T-shirts not best use of student feeNov. 10, 2005
by JON SCHROEDER, columnist
So you're telling me some people have AIDS. No way.
In Zimbabwe, no less. While some Baylor students might not know whether that's in Europe or Asia -- it's in Africa -- most of us know someone over there is HIV positive.
Now, student government members want to do something about it. They voted to allocate $1,300 for AIDS awareness shirts.
Campaign members want to make 2,600 shirts. That's roughly 20 percent of the Baylor student population.
The 2,600 students are supposed to wear the shirts Dec. 2 to represent the people of Zimbabwe, 20 percent of whom are HIV positive.
Student Global AIDS Campaign members asked student government members for $1,300 to help produce the shirts.
The vote passed 24-6 in Student Congress, with four abstaining and nine not present.
One person took a stand. Student Body President Mark Laymon used his veto for the first time this year to block the bill. He doesn't think most students want their tuition dollars spent buying shirts to wear for a day.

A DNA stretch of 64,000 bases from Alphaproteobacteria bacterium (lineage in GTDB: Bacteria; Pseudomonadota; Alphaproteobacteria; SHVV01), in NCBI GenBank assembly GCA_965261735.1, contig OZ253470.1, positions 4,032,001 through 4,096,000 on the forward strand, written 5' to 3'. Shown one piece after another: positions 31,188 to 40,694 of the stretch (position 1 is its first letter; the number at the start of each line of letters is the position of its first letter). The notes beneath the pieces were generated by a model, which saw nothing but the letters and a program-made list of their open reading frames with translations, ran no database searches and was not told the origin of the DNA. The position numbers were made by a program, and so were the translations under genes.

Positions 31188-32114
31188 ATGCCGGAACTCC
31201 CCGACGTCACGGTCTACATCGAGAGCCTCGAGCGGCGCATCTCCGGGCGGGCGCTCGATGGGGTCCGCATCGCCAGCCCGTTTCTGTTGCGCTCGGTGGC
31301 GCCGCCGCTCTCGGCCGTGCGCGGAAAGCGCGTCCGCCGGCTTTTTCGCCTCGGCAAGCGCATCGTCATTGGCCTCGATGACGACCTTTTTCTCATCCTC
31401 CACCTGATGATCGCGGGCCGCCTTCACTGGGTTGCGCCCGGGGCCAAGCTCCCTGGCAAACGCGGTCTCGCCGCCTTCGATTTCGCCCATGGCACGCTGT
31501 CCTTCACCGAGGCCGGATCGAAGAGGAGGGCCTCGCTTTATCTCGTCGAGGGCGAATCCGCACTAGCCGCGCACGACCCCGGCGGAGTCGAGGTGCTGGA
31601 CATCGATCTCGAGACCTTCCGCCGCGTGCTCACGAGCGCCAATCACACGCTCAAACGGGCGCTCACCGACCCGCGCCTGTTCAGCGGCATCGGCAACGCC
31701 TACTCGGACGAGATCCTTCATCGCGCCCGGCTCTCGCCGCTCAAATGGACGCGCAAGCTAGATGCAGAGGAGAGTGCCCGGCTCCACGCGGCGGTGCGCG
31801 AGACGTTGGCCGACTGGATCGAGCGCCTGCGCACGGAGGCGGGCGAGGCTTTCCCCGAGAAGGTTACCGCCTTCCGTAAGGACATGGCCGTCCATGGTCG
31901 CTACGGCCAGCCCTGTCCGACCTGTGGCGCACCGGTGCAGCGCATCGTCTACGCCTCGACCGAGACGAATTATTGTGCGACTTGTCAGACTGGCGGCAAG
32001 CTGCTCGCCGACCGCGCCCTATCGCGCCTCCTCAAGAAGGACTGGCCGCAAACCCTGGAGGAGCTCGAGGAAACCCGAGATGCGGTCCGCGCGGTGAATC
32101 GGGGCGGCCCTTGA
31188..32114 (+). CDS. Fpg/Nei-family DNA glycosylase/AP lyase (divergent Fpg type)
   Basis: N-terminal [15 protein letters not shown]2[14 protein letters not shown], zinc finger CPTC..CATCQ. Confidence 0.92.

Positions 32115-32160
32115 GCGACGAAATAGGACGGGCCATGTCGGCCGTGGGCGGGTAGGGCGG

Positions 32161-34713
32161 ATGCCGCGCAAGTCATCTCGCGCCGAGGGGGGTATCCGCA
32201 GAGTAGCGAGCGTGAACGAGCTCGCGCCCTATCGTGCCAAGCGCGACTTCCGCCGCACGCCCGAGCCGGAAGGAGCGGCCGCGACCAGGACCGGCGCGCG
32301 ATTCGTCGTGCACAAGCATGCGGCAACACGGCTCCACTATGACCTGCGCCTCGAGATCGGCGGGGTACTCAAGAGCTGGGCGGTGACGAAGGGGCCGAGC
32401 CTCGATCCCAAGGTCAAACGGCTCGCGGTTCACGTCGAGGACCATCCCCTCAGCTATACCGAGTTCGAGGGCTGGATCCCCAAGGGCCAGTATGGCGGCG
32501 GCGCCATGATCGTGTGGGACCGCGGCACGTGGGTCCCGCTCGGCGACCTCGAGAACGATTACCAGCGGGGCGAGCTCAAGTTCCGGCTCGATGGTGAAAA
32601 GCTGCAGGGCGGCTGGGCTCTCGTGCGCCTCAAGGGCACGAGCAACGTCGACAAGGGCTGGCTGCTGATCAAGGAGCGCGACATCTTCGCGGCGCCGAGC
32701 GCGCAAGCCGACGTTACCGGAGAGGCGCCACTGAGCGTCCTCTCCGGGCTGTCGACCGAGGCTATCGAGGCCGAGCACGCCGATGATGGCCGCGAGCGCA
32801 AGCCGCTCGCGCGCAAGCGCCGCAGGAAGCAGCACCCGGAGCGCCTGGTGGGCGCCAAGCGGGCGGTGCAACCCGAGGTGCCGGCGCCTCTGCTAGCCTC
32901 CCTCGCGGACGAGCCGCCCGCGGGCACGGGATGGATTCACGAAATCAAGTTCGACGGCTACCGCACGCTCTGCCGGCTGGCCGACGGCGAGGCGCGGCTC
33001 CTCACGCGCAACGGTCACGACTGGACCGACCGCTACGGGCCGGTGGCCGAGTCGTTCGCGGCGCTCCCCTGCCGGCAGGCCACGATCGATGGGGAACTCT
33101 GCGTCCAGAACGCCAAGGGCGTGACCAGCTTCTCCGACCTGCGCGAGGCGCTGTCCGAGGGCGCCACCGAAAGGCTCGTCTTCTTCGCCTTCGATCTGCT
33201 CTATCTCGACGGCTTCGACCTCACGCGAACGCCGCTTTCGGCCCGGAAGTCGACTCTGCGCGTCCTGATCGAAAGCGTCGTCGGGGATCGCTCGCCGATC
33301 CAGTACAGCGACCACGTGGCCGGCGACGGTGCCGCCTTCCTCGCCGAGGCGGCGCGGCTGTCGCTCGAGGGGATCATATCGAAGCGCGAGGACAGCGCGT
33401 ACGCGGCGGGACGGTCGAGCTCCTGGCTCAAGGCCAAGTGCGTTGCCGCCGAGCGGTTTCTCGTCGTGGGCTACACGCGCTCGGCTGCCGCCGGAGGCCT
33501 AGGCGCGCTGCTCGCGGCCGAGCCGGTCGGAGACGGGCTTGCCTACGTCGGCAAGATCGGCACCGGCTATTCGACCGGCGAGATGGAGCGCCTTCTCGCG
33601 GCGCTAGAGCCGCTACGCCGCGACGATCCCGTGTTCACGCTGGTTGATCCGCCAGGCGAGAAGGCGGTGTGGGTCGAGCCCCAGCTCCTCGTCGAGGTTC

I applaud his action.
I hope Student Congress members will take a harder look at future bills as a result.
Campaign members want to charge students $2 for each shirt. Student Life Fund dollars will subsidize another 50 cents of the cost per shirt with the $1,300 allocation if Student Congress members overturn Laymon's veto. They could, by a two-thirds vote today.
Perhaps Student Global AIDS Campaign members will sell all 2,600 shirts. They want to make the shirts affordable.
But will a 50-cent discount impact their sales? I don't think many students will see the shirts and say, "Two-fifty? That's pricey. I'd buy one if they were just $2." Campaign members have almost a month to sell 2,600 students shirts. I don't think that's possible.
I have nothing against AIDS awareness. I'm glad that concerned, socially responsible students like those running the AIDS campaign go to Baylor. I want to buy a shirt, even if it sets me back $2.50. But the Student Life Fund comes directly from students' fees, and student money shouldn't be spent on AIDS awareness.
Student Global AIDS Campaign is committed to the fight against AIDS. Couldn't they put their efforts into something with more tangible results?
Jon Schroeder is a junior journalism major from Arvada, Colo.